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PCOS and UTI: Does PCOS Cause Frequent Urination?

A paper diagram of a uterus.

Kara Miller |

As many as 5 million women in the U.S. suffer from polycystic ovary syndrome or PCOS. The medical condition is one of the leading causes of infertility and can cause a wide range of symptoms. If you have PCOS, you may wonder if bladder issues like frequent urination and urinary tract infections (UTIs) are among them. Read on to explore whether there is a PCOS-UTI connection and find out what you can do about bladder conditions.

Does PCOS Cause Frequent Urination?

Although PCOS is a common condition, doctors don’t fully understand its causes and effects yet. While women who have PCOS may develop recurrent urinary tract infections (UTIs) and experience lower urinary tract symptoms like urinary incontinence and frequent urination, there is no evidence that PCOS and frequent UTIs are directly connected.

A doctor wholes two cards one says "hormone' and the other says "balance".

Understanding PCOS

PCOS happens when a woman has abnormally high levels of male hormones. Called androgens, these hormones include testosterone. Research has yet to identify the root cause of the high levels of androgens associated with PCOS but has found that certain people are more at risk for developing the condition. 

Some risk factors for PCOS include:

  • High levels of insulin
  • Family history of PCOS
  • Obesity
  • Diet high in calories, sugar, and/or saturated and trans fats 
  • Lack of exercise
  • Stress and anxiety

Abnormal hormone levels associated with PCOS can give rise to many symptoms, including:

  • Irregular periods, such as skipping periods
  • Abnormally long menstrual cycle, such as getting periods more than 35 days apart
  • Hirsutism, excessive hair growth on the face and body
  • Oily skin
  • A form of hair loss known as male-pattern baldness, which causes hair to thin at the crown of the head and along the hairline
  • Weight gain, particularly around the belly
  • Acne breakouts
  • Formation of cysts on the ovaries
  • Skin tags on the armpits or neck
  • Dark or thickened skin on the armpits, under the breasts, or on the back of the neck 

As previously mentioned, PCOS is the most common cause of infertility related to problems with the menstrual cycle. Some women of reproductive age don’t find out that they have PCOS until they undergo fertility testing.

Doctors typically diagnose PCOS in patients by performing a physical exam of the reproductive organs called a pelvic exam and by ordering an ultrasound and blood test.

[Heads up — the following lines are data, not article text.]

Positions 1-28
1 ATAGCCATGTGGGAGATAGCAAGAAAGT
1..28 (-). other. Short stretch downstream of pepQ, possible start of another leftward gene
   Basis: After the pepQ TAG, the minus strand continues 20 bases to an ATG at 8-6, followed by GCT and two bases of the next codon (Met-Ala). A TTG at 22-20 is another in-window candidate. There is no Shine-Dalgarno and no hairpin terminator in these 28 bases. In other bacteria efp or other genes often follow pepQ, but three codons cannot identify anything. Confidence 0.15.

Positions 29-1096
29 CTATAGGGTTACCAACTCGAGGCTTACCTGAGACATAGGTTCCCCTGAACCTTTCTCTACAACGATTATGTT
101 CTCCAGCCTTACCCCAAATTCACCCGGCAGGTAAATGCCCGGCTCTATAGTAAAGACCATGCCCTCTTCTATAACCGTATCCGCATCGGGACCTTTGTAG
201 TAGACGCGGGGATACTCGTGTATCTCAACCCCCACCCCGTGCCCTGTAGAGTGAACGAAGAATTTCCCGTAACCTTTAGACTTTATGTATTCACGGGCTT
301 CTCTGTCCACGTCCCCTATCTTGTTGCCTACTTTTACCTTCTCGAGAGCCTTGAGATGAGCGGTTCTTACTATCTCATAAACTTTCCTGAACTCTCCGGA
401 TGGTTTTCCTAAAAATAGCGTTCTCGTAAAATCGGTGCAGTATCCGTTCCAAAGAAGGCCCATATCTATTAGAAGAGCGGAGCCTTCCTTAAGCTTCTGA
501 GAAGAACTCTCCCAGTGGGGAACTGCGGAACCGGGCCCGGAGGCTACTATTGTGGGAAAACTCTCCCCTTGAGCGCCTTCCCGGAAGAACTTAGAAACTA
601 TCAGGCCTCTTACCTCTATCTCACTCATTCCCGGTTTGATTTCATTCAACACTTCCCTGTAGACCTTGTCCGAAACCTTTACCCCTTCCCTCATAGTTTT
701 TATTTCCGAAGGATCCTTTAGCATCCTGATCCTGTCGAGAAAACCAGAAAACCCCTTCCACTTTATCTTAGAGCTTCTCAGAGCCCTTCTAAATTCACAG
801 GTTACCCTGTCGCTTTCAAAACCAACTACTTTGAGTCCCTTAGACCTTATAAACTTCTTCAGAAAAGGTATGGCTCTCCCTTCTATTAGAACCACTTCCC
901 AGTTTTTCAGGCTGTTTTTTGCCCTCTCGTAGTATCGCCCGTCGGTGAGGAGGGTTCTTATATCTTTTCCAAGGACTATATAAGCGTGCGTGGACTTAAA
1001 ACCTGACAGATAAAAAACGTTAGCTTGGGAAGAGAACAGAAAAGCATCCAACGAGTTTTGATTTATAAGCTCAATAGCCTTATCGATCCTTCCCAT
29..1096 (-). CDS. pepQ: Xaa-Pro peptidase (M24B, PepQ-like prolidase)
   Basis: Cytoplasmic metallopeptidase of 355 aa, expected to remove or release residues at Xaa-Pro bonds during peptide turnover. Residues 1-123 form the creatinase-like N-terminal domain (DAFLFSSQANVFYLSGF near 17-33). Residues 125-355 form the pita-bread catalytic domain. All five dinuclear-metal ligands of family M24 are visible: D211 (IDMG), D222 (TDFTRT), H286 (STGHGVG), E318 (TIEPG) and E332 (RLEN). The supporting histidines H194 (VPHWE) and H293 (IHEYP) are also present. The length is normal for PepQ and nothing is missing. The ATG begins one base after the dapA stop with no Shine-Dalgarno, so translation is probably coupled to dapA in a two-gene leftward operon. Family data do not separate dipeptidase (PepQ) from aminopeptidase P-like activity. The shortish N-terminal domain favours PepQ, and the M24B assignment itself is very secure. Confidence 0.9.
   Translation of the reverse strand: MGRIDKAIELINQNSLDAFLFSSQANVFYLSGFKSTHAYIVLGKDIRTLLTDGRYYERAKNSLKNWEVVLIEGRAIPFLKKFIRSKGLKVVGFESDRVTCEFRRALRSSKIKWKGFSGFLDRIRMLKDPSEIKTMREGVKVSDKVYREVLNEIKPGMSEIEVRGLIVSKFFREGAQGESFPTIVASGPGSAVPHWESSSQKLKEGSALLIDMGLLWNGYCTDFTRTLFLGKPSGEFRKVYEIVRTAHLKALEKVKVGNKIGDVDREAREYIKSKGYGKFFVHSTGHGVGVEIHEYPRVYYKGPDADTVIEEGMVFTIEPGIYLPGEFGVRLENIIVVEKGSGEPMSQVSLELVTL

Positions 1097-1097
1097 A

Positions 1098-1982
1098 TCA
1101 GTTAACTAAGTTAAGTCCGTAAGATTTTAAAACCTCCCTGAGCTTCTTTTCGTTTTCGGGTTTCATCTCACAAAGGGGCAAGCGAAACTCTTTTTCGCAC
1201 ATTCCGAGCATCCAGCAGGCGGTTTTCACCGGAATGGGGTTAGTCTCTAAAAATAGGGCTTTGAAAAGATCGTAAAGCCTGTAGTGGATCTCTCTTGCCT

A woman sits on a couch holding her stomach in discomfort.

Common Causes and Symptoms of UTI

A urinary tract infection happens when bacteria gets introduced into the lower urinary tract. Often, this happens via the urethra, the tube that carries urine out of the body. From there, the infection can spread to the bladder and sometimes can progress to the kidneys. A bacterial infection of the kidneys can lead to permanent organ damage and blood infections, making it important that people with urinary tract infections are evaluated for possible treatment.

Once bacteria begin to reproduce in the urinary tract, the immune system releases chemicals to fight it, and inflammation develops in the urinary tract as a result. This inflammation leads to the signs and symptoms of UTIs, such as:

  • Frequent urination
  • Feeling the urgent need to urinate even when the bladder is empty
  • Bloody and/or cloudy urine
  • Trouble emptying the bladder
  • Painful urination
  • Pain in the back and lower abdomen
  • Incontinence

Both men and women can develop UTIs, but infections are most common in women. Some risk factors for UTIs include:

  • Medical conditions that impair the immune system
  • Sexual activity
  • Hormonal changes related to pregnancy or menopause
  • Age, with older adults more at risk for UTIs
  • Issues with the structure or function of the urinary tract including incontinence and incomplete bladder emptying
  • Poor personal hygiene

The Link Between PCOS and UTI and Other Bladder Problems

While there is no clear evidence that links PCOS and UTIs, women with PCOS and frequent UTIs may experience similar risk factors. Below are some examples of such conditions.

Hormonal Imbalances

At its center, PCOS is a hormone imbalance that typically presents an excess amount of male hormones. When hormone imbalances occur due to PCOS, the level of estrogen, which seems to have a protective effect on the vagina and urinary tract, drops. This may be because estrogen helps beneficial bacteria called probiotics thrive in these areas. When levels of key probiotics decline, there are more opportunities for the microbes to thrive.

Chronic Inflammation

Many women with PCOS experience chronic inflammation. Research suggests that this may be due to an increased number of mast cells that occurs due to hormone changes. Inflammation caused by mast cells may make it easier for bacteria to cling to the walls of the urinary tract and cause an infection. 

In addition, inflammation associated with PCOS could contribute to interstitial cystitis or IC. IC, also known as “painful bladder syndrome”, is chronic inflammation of the bladder wall that isn’t due to an infection. Symptoms of interstitial cystitis are similar to those of UTIs and include frequent urination, urinary urgency, and pressure and pain in the lower abdomen.

Compromised Immune Function

PCOS is not believed to be an autoimmune disorder, but one study found that women who have the condition may experience immune system dysfunction. An improperly functioning immune system can open the doors to many health issues, including frequent infections like UTIs.

We explained previously that stress and anxiety are associated with an increased risk for PCOS. Chronic stress and anxiety can also negatively impact the immune system, making it harder for the body to fight off infections.